Monday, July 26

Stonewall Columbus Announces Selection of Densil R. Porteous as Next Executive Director [Exclusive Interview]

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Stonewall Columbus, a nonprofit organization and community center founded in 1981 to “fight for tolerance, acceptance and basic human rights” for the local LGBTQ+ community, Board of Trustees has announced the installation of Densil R. Porteous (he/him) as its next Executive Director effective January 1, 2021.

“We are thrilled to name Densil Porteous as our next executive director,” shared Gerry Rodriguez (he/him), President of Stonewall’s Board of Trustees. “For the last several months Densil has worked tirelessly to support the Board and staff through what continues as a prolonged period of uncertainty for our community and amid a season of transition within the organization; all the while working to find ways to keep Stonewall moving forward to meet the changing and growing needs of our community. Densil brings years of experience to the position both professionally and personally.”

Porteous is a nonprofit consultant with extensive engagement as a volunteer and leader, at local and national levels, with more than 20 years primarily working with organizations focused on issues of equity and access like Advocates for Youth (former Board Secretary), Human Rights Campaign (Board of Directors; former national Board of Governors), Equitas Health (former Board Vice-Chair), the Legacy Fund of the Columbus Foundation, and Create Columbus Commission (Chair). Densil has also had a notable career in education administration encompassing a mixture of admissions and enrollment management; strategic marketing and communications; and development/advancement at Kenyon College, Stanford University, Drew School, and Columbus Colleges of Art & Design.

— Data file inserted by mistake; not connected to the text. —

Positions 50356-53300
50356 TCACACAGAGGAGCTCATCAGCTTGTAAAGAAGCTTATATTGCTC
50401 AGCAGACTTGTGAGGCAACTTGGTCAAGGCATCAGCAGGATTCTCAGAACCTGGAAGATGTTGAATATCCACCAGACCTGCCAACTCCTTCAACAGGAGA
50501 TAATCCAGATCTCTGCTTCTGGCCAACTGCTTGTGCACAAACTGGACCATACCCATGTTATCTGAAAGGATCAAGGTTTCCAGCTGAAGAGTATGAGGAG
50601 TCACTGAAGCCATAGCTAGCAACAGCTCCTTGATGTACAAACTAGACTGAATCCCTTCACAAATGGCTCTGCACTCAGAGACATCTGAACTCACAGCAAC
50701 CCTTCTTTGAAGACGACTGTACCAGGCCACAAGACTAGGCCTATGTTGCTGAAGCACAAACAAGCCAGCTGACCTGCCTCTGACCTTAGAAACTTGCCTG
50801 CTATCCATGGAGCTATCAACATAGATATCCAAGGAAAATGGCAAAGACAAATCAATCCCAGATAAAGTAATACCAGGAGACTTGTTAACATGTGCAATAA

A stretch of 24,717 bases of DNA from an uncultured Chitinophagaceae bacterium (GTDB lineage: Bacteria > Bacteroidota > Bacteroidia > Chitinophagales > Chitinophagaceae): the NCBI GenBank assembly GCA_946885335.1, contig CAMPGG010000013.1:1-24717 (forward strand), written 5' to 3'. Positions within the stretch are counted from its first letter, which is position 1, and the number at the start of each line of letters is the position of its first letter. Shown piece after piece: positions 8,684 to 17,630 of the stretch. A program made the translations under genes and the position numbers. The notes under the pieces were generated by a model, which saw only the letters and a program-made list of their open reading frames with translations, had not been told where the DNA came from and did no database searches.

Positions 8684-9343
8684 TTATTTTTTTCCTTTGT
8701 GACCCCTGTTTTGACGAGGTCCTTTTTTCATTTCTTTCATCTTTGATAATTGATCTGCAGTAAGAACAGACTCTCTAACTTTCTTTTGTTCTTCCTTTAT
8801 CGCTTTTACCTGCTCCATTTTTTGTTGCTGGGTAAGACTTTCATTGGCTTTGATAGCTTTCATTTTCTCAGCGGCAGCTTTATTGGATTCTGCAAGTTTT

The Buckeye Flame spoke with Porteous about this new role, racial justice in Columbus, and how Stonewall Columbus has navigated the pandemic.

First, congratulations!
Thank you, thank you, thank you! It’s a big role and I want to do the right thing with it. But I’m excited for and looking forward to all the opportunities.

Will you approach the work any differently on January 1st when you are no longer “Interim”?
Honestly, I might be a little bit more vocal. In the interim role, you feel like you’re keeping the seat warm and making sure the organization is headed in the right direction. You don’t want to put too much of your stamp on the organization. For me it was understanding that the organization needed to be headed in a different direction.

But now I can be a little louder about the things we should be doing and the injustices I see happening in the community, highlighting moments of accountability.

Outside of that no, nothing else will change, As the team will tell you, I’ll still be the be the guy picking up boxes, moving things around the building, picking up trash, cleaning out the dumpster. That’s the kind of person I am. I want people to understand that—like the Hillary quote—I’m in it to win it. I’m not sitting up in the corner office delegating and telling people what to do. It is a team approach here and it has been like that since I started. I think people appreciate that because it shows an investment. I’m invested.

I want to dive right into racial justice and Stonewall Columbus. Where does the organization currently stand with the Columbus community and where does it need to go?
That’s a good question. We’re living into ourselves and living the way we should be living, which is affirming and understanding a desire fundamentally for inclusion and diversity, for equity and accountability.

Earlier this summer, I released a new program for the organization called an “Idea Statement” that focuses on inclusion, diversity, equity and accountability, affirming that these are top values for us in the way we do all the work that we do. As I often say, I think we’re just doing the right thing, whatever that may be. That’s how we’re going to move forward.